I myself when I am confronted with this kind of situations in night shots do the following:
with a reflected light spot lightmeter take a measure of the highest light zone that I want to have detail in the picture. That means all light sources, which will be brighter than my last highlight of interest, will be left to go white, and I will concentrate on surfaces which I want to appear "almost white" on the picture, which in your case is the brightest part of the house which is lighted by the light source. Ideally you should have only the light source to go burned.
Take a measure there, i.e. on the brightest part of the wall, which we call exposure R, and open another 2.3 EV, which we call exposure C. Actually, you could try several "R" points and should retain the brightest and calculate C after it.
That should put the measured spot near the bright end of the linear curve of the (positive) film, just before the "shoulder" (or the "foot" depending how you trace the characteristic curve of a slide film).
Check with the spot light meter which are the shadows that are still legible, i.e. that do not close completely, i.e. scan with the lightmeter to check various zones which should be let's say no more than 2.7 EV below your calculated exposition, a point that we will call F, below which level of brightness the "foot" begins and details become to be lost.
After doing this, "visualize" your picture, imagining how the highlights and the shadow will fall on the negative, and zones where the highlights will be burned and the lowlights will be blocked.
Adjust composition if you have an excess of blocked lowlights. Close exposure a bit if you see no problem with lowlights. Adjust composition if light sources create flare which you can detect, or try to place flare into uniformly dark areas so that you will be more easily able to correct them afterword.
If the highlights are of interest to your composition (and are not only let's say street lamp light source) then I would anticipate shooting at dusk, when the intensity of external light is more or less equal (probably an EV less, so that you can put dusk light on middle gray and inner lights one EV above) than the artificial highlights you are interested in.
In this case I would also bracket in time (shooting with several degrees of dusk, at let's say 10 minutes intervals).
Sometimes, or oftentimes, the contrast of illumination is too strong for any material, so you have either to accept that you will have some degree of burned highlights and blocked lowlights (and try to "place" those in the less harmful way to the image) or try some composed capture such as the one suggested by 2F/2F. In this case I think it is better to use the same aperture for the two shots, and only change exposure time.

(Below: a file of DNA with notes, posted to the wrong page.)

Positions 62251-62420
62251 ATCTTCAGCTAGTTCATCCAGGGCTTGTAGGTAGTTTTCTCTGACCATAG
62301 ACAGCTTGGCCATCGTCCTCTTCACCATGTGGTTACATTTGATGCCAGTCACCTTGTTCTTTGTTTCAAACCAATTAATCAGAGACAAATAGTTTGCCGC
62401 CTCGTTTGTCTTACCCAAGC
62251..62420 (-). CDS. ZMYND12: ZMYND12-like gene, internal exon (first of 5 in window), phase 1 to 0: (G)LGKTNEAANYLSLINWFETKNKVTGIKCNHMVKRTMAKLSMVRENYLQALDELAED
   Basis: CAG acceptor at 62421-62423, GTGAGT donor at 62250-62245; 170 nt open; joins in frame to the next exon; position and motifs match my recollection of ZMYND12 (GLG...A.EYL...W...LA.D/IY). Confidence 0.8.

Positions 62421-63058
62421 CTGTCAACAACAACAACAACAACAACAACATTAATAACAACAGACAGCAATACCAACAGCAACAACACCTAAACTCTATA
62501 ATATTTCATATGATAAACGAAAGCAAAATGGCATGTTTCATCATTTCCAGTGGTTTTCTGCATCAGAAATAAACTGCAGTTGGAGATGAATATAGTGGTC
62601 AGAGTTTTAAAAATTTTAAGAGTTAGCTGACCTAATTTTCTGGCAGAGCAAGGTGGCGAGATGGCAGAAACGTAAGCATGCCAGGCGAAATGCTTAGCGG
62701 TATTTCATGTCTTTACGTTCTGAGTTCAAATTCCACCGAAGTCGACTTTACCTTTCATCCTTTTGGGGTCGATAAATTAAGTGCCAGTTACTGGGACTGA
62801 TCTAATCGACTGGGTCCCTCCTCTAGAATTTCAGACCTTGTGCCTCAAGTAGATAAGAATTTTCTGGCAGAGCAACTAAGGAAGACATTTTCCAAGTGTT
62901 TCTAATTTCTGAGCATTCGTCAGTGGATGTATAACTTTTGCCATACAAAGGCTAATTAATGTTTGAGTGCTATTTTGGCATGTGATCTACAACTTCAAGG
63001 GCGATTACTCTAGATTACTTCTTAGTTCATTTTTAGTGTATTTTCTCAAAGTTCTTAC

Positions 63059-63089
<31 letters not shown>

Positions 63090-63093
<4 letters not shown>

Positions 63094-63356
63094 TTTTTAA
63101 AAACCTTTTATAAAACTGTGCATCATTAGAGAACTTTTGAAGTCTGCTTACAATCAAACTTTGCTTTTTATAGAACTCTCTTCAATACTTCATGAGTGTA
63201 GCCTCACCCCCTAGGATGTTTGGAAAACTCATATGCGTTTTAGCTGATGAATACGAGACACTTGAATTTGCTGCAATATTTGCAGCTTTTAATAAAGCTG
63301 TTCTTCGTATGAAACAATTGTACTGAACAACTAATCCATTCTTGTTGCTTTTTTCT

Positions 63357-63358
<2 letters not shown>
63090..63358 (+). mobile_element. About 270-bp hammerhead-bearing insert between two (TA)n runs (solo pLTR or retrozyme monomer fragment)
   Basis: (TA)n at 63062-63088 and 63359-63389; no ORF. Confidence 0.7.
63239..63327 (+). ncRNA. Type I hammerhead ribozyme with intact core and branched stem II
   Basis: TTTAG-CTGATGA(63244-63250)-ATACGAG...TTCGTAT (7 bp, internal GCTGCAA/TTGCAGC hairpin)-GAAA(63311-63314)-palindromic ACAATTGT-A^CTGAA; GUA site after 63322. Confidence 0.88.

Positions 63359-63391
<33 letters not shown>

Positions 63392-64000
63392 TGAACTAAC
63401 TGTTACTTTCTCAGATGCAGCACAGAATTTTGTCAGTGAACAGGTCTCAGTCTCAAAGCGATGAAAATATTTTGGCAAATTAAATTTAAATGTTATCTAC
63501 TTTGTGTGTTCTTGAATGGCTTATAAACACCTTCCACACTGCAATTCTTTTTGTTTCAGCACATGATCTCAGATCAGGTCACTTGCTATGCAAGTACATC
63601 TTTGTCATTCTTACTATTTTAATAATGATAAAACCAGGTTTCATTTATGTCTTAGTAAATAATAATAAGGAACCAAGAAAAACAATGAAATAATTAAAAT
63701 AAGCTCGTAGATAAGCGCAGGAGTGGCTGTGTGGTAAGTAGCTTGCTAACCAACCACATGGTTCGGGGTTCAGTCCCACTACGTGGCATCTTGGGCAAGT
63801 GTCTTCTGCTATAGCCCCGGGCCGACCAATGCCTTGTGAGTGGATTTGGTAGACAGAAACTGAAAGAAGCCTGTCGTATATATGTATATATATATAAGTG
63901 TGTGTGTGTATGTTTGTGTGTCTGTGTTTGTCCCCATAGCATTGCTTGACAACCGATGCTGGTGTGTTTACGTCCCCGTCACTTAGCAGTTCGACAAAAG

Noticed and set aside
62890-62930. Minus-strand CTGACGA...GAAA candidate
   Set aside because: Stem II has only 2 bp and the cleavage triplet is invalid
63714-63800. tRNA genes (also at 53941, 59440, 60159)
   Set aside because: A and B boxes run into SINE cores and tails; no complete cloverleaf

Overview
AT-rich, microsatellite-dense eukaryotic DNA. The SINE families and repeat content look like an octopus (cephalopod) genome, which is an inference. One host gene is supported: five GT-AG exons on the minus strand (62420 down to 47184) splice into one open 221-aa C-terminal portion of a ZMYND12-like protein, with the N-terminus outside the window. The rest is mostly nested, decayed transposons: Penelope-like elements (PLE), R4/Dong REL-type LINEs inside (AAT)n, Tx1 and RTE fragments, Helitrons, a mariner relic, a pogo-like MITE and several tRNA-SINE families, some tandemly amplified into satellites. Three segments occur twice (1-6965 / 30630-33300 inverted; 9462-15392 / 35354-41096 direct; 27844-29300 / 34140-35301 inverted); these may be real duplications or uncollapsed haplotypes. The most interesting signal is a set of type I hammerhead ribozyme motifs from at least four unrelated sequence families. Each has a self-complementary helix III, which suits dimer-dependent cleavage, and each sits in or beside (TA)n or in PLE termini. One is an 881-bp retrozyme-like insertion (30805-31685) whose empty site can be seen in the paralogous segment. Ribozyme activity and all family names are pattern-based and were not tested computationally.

Colour material might give you problems of colour shifts due to the defect of reciprocity, you will also have weird colour balances anyway when you mix the sky light with artificial sources of light. Fujifilm Astia is very good as far as reciprocity is concerned.
This is an example taken with this tecnique, with Astia slide film:
(scanning exaggerates contrast further).
As you can see, inevitably the highest highlights are burned and the lowest lowlights are blocked. The overall effect is, I think, pleasant. If I had tried to salvage more highlights or more lowlights, the picture would have been entirely different. The carpet is short and one has to place it carefully. I don't have experience with negative, but trying to exploit all its latitude I suppose might generate an image a bit too flat, lacking contrast. Contrast in these pictures can be nicer than detail everywhere. It's your aesthetic choice anyway...
I did not bracket this exposure, just followed said calculation.
Another thing you could do is to visualize where you want your "middle grey" to fall. Measure on that spot. The exposure read, R, will be the one you use for the shot, C. Scan the image with your lightmeter to check, again, which highlight go burned and which lowlights block.
It is likely that your lowlights, during "scanning", will fall below the minimum light value that your light meter can measure. Just concentrate on control of highlights and let the shadows "fall where they may".
PS Black and white for this kind of shots is easier because you have to fight less with weird colour balances and because B&W films maintain "reciprocity" for longer exposure.
Last edited by Diapositivo; 11-27-2010 at 07:23 PM. Click to view previous post history.